However, Harpo is the best of the Marx brothers. Not just in this film, but in general.  He depicts and elicits a childlike innocence that no one can touch, with the exception of Lucille Ball. He never speaks, but his facial expressions are so flexible that, like the best silent comedians, any emotion he’s feeling is properly portrayed.

It is also phenomenal to see the Marxes’ versatility, particularly Chico and Harpo. Not only are they funny and sincere actors, but also musically, my fracking God are they incredible! When Chico plays the piano and when Harpo sits down at his harp, not only is the audience entranced (and I mean the people in the film, as well), but they, themselves, are entranced, as well. Not by themselves, but by the power of music and the feelings it can evoke. When they perform on their trusty instruments, they break out of their goofy, over-the-top personas and become themselves, passionate, steadfast, and honest. It always leaves me awe-struck.

However, as much as I applaud the Marx brothers on their comedic abilities, if a script wasn’t present, their abilities wouldn’t be worth a damn. They’d be just meandering through the movie while improvising and one-upping themselves, all in the name’s sake of a laugh. However, with sturdy direction by Sam Wood and a screenplay penned by George S. Kaufman and Morrie Ryskind, scenarios are crafted that are broad, unrestrained, thoroughly inventive, and consistently funny. Scenes such as the stageroom bit and the Russian aviator moment are timeless comedic gold mines that will be beloved as long as there are people breathing here on good old Earth.

Now, the reason why this isn’t an unquestionable classic is because there actually are a decent amount of flaws. First of all, with the exception of the Marxes’ musical moments and the climactic opera scene, the musical sequences feel forced. Plus, they don’t have the stirring quality of a typical MGM musical. Even the opera scenes are less that compelling (yes, even the climactic opera scene). To my credit, though, I’m just bugged by opera, period.

Not to sound sexist, but when dudes sing it, I actually enjoy it, mostly because that deep vocal quality is more emotive, penetrating, visceral, vehement and gripping. There are very few times that I actually enjoy a woman singing opera. Not to say that women aren’t good opera singers, but I just hate that pretentious, gaudy, “look-at-how-many-high-notes-I-can-reach” style of singing; the style that is most typically possessed by women. It pulls me out of whatever emotion they are trying to communicate in whatever incomprehensible language they’re using. Again, no offense.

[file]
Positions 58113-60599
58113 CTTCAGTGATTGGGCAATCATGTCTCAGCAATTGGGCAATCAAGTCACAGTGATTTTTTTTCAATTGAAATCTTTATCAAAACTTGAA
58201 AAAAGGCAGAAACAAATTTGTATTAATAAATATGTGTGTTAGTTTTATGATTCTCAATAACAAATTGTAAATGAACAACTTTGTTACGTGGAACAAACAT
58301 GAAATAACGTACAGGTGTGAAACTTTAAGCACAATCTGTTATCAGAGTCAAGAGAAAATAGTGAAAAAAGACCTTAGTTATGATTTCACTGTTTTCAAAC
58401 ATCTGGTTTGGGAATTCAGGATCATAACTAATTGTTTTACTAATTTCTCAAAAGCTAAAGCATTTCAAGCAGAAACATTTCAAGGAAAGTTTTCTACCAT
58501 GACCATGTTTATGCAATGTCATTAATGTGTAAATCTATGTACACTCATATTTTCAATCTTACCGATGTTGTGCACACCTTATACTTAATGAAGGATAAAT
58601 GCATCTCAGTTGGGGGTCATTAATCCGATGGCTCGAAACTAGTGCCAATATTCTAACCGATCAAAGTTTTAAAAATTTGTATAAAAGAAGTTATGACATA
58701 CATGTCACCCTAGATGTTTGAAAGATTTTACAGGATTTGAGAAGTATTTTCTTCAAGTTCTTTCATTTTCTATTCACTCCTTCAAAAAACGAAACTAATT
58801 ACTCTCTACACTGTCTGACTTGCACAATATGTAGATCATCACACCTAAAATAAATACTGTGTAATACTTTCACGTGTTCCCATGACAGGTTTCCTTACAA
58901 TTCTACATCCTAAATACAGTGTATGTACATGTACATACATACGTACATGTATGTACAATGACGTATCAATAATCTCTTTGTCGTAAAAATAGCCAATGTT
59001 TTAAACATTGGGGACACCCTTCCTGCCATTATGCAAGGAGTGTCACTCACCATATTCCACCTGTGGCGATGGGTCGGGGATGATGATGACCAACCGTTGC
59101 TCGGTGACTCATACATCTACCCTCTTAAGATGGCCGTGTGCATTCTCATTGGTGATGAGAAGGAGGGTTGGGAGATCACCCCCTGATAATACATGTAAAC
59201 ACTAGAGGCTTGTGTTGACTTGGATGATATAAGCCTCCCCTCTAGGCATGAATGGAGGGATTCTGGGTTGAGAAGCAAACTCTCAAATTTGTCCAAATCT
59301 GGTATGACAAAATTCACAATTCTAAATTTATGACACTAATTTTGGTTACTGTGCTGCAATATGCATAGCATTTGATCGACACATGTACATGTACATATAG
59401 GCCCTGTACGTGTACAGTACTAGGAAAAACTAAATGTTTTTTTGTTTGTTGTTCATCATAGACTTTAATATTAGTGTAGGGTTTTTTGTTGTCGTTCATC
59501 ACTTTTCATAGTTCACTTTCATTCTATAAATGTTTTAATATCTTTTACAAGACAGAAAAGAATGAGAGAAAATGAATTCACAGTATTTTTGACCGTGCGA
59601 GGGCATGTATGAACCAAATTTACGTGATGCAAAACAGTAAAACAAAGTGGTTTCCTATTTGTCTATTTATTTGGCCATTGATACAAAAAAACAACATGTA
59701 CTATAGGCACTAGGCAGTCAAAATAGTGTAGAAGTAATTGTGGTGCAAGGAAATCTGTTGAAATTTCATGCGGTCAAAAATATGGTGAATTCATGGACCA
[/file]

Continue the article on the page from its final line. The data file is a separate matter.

Even though I like male opera singers better, the male opera singer in this film wasn’t even effective. It’s doesn’t bug me that he’s a tenor. It just bugged me that he was toothless and polished. Oh, I’m sorry. I forgot to go into depth about the romantic subplot involving Riccardo (the aforementioned tenor opera singer), played by Allan Jones, and Rosa, played by Kitty Carlisle. Actually, my decision to not go into depth with that subplot was preconceived. It never takes off; it brings the film to a screeching halt, and is not clearly developed for me to give two craps.

Also, at times, the editing is uncomfortably choppy. I understand it’s the 1930s and all, but the editing could’ve used a little tune-up. Also, call me an old-fashioned, status quo loving Conservative is you must, but I wish this film had a more cohesive story. It kind of takes me out of the film if I don’t know what I’m supposed to be rooting for or invested in. However, the main purpose of a comedy is to make you laugh. Did I laugh? Yes. And with its breakneck yet tentative pace, witty screenplay, and joyous performances, I definitely recommend spending A Night at the Opera.

RATING: Three-and-a-half stars out of four

Sunday, November 4, 2012

Updated Version of VH1's 100 Greatest Songs of the 90's

OK, if you read my site (most likely you don't, but let's pretend, for my sake), you know that I am a movie dude. Hell, my site's called Stephen the Critic. So, you are probably wondering what's up with this post. Well, while I do love movies, I, also, love music. One of the other occupations I wanna be is a singer. I am doing this post because opportunity knocked for me to do this and I gladly open the door.

Here's the story. A while back, on a website called Stereogum (VH1 has this list as well), I saw the full list of VH1's 100 Greatest Songs of the 90's. I have them all on my hard drive because I wanted to be immersed in all of holy Nineties-ness. The 90s, in terms of music, were pretty much a more competent version of the 80s, not to say I don't love the 80s. The 80s was more revolved around rock, pop, rock-pop, and pop-rock. The 90s were more revolved around hip-hop, alternative rock, hard rock, and pop that became more bubblegum and marketed to a younger fanbase, particularly teenage girls. The 80s and 90s, both, had some awesome songs and some songs that were awesome, in a laughable, guilty pleasure yet catchy way.

Anyway, I'm getting ahead of myself. Last night, I decided, for the hell of it, to watch the actually television special of VH1's 100 Greatest Songs of the 90s. It was fun to watch...except for one thing. I was watching the special and some of the spots had different songs that what I read on the original online list. I guess that's the Internet for you.